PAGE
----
Mayor to lead Iqaluit’s public safety committee
“We want to make sure people feel safe when they’re within our city,” says Mayor Kenny Bell
A growing city needs to face growing safety concerns, says Iqaluit Mayor Kenny Bell, who was named chairperson of the city’s new public safety committee this week.
Iqaluit council voted Tuesday to create the new committee, an idea that arose more than a year ago after the violent deaths of two women.
“For a city that is growing like ours, public safety is obviously paramount,” Bell said in an interview. “We want to make sure people feel safe when they’re within our city.”
Deputy mayor Janet Pitsiulaaq Brewster will serve as the committee’s vice-chairperson.
The purpose of the committee is to identify public safety concerns within the city, relay those concerns to the agencies with oversight into those problems and educate residents about their responsibilities, according to the committee’s terms of reference.
The committee will be made up of nine members and a representative from city administration, with the option to add more members in the future.
The committee will include representatives from the RCMP, Qikiqtani Inuit Association, Nunavut Black History Society, Department of Justice, Family Services, and from the city’s homeless shelters. Members will serve three-year terms.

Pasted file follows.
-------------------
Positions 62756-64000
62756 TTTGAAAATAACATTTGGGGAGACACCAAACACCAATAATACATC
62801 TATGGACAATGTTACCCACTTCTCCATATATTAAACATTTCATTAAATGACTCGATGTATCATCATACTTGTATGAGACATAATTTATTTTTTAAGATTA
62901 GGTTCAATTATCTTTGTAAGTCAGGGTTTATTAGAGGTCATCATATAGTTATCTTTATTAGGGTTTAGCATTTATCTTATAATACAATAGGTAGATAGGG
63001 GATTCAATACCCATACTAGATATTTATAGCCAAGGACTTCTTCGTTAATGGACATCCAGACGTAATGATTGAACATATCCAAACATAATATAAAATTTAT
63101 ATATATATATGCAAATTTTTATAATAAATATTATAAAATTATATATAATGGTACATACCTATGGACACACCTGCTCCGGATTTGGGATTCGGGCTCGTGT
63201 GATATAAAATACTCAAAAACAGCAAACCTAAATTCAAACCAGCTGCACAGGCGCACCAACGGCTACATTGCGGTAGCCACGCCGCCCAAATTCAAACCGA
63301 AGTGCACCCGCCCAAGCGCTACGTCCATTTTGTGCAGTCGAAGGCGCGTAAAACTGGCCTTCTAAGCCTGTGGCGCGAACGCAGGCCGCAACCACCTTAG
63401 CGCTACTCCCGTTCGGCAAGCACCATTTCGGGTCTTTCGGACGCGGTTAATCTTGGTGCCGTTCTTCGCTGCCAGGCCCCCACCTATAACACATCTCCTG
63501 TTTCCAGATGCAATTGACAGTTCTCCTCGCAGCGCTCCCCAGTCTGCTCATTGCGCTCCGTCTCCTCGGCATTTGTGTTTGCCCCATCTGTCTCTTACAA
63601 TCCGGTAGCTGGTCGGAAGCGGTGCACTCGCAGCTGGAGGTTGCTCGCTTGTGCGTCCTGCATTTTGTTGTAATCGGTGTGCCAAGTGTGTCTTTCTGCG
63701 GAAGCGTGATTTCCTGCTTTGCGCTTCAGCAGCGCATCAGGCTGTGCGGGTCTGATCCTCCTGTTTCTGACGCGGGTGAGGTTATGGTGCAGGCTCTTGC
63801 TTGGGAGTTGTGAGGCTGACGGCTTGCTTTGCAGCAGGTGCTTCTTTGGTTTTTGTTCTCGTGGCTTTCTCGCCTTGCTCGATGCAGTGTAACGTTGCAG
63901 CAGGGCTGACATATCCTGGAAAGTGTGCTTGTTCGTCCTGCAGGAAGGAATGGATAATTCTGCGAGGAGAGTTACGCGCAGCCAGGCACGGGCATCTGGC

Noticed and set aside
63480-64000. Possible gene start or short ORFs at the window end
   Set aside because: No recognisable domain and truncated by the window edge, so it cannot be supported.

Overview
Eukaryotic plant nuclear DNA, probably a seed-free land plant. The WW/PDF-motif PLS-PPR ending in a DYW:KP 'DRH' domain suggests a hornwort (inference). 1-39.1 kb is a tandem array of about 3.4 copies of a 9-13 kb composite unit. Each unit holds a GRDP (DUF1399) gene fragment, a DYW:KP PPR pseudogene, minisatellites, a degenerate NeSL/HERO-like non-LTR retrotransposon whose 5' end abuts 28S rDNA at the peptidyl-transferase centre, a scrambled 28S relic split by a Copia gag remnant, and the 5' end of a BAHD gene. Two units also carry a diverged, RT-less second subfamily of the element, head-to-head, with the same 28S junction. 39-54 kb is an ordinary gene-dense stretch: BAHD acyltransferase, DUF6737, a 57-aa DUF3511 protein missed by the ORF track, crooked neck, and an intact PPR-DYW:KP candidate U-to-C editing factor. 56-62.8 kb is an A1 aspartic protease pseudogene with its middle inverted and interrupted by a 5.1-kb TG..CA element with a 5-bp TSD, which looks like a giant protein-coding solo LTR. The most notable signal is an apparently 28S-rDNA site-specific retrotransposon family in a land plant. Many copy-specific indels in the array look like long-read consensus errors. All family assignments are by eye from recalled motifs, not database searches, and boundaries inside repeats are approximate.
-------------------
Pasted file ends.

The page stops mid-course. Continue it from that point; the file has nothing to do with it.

Brewster said she also wants to see a representative specifically for youth, and another for women.
“We know that women and children and youth are most at-risk in this community, and I think that if we ensure that we have a spot for somebody representing women, that would be really important, and as well as a youth representative,” Brewster said.
Coun. Romeyn Stevenson suggested that two spots that are designated for “community support groups” could be used to fill that void.
Bell confirmed the changes would be in the final draft.
Now that the committee has been created, Bell said, the city will reach out to organizations to select representatives.
He said there isn’t a set date, but that the committee could sit within the next month.
In February 2020, council revisited the idea of a public safety committee following violent incidents in which RCMP charged a man with second-degree murder after a 43-year-old woman was found dead in a Nunavut Arctic College housing unit, and another man was charged with attempted murder of a 37-year-old woman.
At the time, Bell said the city used to have a public safety committee and that he’d like to see the adoption of a new one.
Coun. Kyle Sheppard, who said he was the chairperson of the last public safety committee, proposed the motion and Coun. Joanasie Akumalik seconded it.